French retailers will extend their efforts to charge the lowest possible prices for essential food items for an additional three months, according to Finance Minister Bruno Le Maire. The initial three-month campaign, known as the “anti-inflation quarter,” was scheduled to end next month but will now be prolonged. Minister Le Maire made the announcement during an interview on the TV show Quelle Époque on France 2 Television (source), stating that the extension is necessary due to the ongoing high consumer inflation and the challenges faced during the summer period.
The “anti-inflation quarter” initiative, which started on March 15, involves most supermarkets committing to selling a selection of products at the lowest prices possible. This approach provides retailers with flexibility in determining the specific items and prices. The goal of the campaign, supported by the Ministry of the Economy (Bercy), is to address the surging inflation in supermarket aisles, which reached nearly 16% on an annual basis in March.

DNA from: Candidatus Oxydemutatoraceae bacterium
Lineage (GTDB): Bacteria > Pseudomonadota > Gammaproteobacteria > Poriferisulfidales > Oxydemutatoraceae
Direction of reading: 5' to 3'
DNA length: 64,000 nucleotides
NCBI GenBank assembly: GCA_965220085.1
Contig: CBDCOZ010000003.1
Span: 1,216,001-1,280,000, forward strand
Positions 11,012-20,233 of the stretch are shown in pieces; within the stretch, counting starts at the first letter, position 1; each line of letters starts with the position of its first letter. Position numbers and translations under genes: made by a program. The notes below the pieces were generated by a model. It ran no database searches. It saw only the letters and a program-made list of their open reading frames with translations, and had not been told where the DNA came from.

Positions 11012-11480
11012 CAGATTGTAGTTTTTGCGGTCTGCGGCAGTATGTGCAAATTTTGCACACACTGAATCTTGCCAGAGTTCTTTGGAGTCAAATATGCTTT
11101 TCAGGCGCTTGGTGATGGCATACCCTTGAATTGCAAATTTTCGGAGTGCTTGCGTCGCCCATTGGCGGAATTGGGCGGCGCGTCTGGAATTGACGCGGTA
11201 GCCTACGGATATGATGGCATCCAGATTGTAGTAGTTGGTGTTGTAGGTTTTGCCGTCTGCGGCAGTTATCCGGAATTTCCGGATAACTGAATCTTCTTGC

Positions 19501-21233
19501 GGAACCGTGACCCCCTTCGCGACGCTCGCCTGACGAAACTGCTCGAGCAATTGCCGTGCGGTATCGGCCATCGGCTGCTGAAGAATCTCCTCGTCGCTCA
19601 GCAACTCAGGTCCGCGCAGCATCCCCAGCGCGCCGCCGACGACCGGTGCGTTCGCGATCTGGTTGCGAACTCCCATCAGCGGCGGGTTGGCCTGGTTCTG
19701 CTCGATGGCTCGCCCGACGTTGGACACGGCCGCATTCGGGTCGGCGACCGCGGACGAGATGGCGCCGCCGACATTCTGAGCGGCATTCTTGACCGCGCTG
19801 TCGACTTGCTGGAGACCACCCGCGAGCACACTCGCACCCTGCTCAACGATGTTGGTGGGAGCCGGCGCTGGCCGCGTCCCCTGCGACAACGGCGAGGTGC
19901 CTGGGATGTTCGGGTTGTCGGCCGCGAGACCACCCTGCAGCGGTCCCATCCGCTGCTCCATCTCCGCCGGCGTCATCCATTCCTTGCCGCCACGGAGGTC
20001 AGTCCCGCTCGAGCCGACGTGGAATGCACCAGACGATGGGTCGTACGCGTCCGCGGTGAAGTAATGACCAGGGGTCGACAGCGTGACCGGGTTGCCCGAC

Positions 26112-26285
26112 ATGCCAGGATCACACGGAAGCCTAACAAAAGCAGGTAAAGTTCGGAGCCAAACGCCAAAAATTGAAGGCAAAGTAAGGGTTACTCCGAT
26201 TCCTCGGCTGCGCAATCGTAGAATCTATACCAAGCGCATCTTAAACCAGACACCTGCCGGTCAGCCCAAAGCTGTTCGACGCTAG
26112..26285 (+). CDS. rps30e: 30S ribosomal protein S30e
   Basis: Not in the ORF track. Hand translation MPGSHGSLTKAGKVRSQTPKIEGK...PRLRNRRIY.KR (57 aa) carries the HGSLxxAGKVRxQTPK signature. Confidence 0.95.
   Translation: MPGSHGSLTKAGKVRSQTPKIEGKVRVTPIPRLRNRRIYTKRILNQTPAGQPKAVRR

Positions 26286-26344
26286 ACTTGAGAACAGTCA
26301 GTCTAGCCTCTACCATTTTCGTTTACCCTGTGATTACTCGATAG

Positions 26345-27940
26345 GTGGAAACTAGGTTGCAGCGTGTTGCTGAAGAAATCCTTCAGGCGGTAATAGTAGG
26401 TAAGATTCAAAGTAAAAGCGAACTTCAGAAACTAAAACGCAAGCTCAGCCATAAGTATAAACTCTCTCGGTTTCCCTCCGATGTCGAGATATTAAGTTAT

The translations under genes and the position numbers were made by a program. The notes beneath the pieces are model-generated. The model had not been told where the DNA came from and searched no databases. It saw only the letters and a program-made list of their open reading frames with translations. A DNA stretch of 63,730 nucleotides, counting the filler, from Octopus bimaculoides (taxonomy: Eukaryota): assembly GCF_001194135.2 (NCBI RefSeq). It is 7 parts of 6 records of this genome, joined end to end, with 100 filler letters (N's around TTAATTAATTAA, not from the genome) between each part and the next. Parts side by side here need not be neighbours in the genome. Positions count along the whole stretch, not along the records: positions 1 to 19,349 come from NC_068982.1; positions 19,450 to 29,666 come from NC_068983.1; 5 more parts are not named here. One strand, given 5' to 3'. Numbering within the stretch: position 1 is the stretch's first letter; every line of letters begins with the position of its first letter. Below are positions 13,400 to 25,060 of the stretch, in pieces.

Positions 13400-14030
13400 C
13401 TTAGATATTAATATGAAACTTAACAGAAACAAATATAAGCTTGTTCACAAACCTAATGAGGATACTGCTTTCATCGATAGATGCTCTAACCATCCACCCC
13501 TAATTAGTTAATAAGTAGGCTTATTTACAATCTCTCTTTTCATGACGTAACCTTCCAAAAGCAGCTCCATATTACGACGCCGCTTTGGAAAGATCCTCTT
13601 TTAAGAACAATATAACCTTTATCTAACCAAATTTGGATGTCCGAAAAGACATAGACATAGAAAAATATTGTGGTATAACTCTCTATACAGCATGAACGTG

Bruno Le Maire emphasized the difficulties expected during the summer season and the fact that immediate price reductions may not be achievable. Therefore, retailers have been urged to commit to the initiative for the following summer. The minister expressed appreciation for the retailers’ cooperation and confirmed their agreement to extend the operation beyond the initial three-month period, which is scheduled to end on June 15. He had previously praised their willingness to continue the campaign during early May, and he now reaffirms the government’s commitment to curbing the price spiral and promises proposals for tax reductions in the coming weeks.